For mobile, context is not only based on location. Consumers are in a different mindset when they put down their phone just before bed and reach for it as soon as they wake. Users on a mission to book travel, research for a purchase, look up the hometown of their new favorite band, play a game while waiting in line, or navigate to an appointment all have very different contexts for their usage of their handheld devices.
Context relies on a variety of circumstances such as culture, environment, goals, tasks, connection, or device. Context is the user’s intentions while using the device and the marketer can influence how the user is affected. Mobile devices are continuously used in the consumer’s life. It is up to marketers to provide user friendly (contextually relevant) content with little disruption to the user’s “flow.”
Companies are able to meet consumer needs and improve the user experience by understanding them.
Terry Allen, the Lead UX Architect at AgencySparks mobile experience partner, Dragon Army, states,
“A few ways experience designers can better think through different contexts is by physically putting themselves in the scenario and experiencing what the users will feel—this includes anything from sound pollution to visual stimuli that alter the screen-only experience. Also, think beyond typical contextual considerations, including environmental, cultural, or even temporal contexts, as it helps to extend thinking beyond the device.”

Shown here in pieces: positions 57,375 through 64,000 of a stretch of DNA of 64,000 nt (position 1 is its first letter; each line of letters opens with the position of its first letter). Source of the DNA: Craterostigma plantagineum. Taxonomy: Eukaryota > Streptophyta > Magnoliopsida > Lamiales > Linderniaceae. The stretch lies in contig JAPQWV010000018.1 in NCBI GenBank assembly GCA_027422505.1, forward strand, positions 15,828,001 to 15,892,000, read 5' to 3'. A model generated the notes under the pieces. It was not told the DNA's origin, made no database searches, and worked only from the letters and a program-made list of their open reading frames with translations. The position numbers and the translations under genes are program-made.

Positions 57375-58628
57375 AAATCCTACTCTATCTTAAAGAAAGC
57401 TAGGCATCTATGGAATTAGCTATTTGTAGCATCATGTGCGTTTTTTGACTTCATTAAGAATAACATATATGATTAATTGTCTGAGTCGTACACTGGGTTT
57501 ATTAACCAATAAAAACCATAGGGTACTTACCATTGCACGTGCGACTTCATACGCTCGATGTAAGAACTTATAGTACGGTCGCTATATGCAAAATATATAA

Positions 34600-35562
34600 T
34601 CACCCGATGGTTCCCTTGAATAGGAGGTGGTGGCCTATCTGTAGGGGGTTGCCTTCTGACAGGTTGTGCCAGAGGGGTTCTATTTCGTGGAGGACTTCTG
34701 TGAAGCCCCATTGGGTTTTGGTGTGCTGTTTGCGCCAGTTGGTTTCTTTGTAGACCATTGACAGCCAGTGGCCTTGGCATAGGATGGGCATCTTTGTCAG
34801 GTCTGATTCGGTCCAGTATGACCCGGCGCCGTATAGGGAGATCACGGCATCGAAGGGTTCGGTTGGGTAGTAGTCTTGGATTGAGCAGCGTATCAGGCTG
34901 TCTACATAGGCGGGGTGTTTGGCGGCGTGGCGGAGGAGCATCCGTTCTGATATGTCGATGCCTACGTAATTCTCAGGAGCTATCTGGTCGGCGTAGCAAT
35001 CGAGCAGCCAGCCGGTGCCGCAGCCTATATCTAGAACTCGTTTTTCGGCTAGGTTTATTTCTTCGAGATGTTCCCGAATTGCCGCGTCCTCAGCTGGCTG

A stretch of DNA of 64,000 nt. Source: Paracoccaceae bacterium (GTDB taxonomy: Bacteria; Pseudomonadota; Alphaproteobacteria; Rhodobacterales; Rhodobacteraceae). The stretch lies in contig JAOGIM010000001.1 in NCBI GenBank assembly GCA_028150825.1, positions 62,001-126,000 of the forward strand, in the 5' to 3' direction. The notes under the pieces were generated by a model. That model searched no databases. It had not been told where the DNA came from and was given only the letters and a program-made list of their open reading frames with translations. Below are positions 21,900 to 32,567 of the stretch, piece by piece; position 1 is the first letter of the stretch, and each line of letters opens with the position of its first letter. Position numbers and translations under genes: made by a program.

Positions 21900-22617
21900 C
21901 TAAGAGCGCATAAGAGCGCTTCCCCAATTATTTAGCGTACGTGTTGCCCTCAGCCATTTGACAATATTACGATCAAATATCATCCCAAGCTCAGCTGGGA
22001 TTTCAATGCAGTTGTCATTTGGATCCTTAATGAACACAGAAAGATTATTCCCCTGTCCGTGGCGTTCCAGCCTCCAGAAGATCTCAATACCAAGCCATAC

Having trouble thinking of the consumers perspective? Evaluate their:
Location. Where is the consumer and what are they trying to accomplish?
Emotions. What is their emotional state currently? A quick temper can cause a user to lash out and become frustrated with the interface. Practice empathetic marketing on the site and ensure an easy-to-use interface to ease interactions.
Time. The user has a finite amount of it, don’t waste it or they will not visit again. Keep site messaging simple.
Consumer journey. Know where the consumer is in their journey and cater messaging based on their past or current behaviors. Data analytics helps track returning users, retargeting methods help diversify call-to-actions, and detailed personas determine the wants/needs of the consumer.
Influencers. Review sites, celebrities, and personal relationships play a hand in a consumer’s purchase. Be mindful.
Preferences. How much time do they spend on their mobile device and what features are critical to their experience?
Richard Makerson, from mobile experience partner, BlueFletch, says that "The goal is to become user focused instead of addressing the task or feature only. When developers have a high level of context and practical experience with use cases the quality of the work output is superior."
Knowing how to pinpoint the user’s headspace is important when creating necessary features.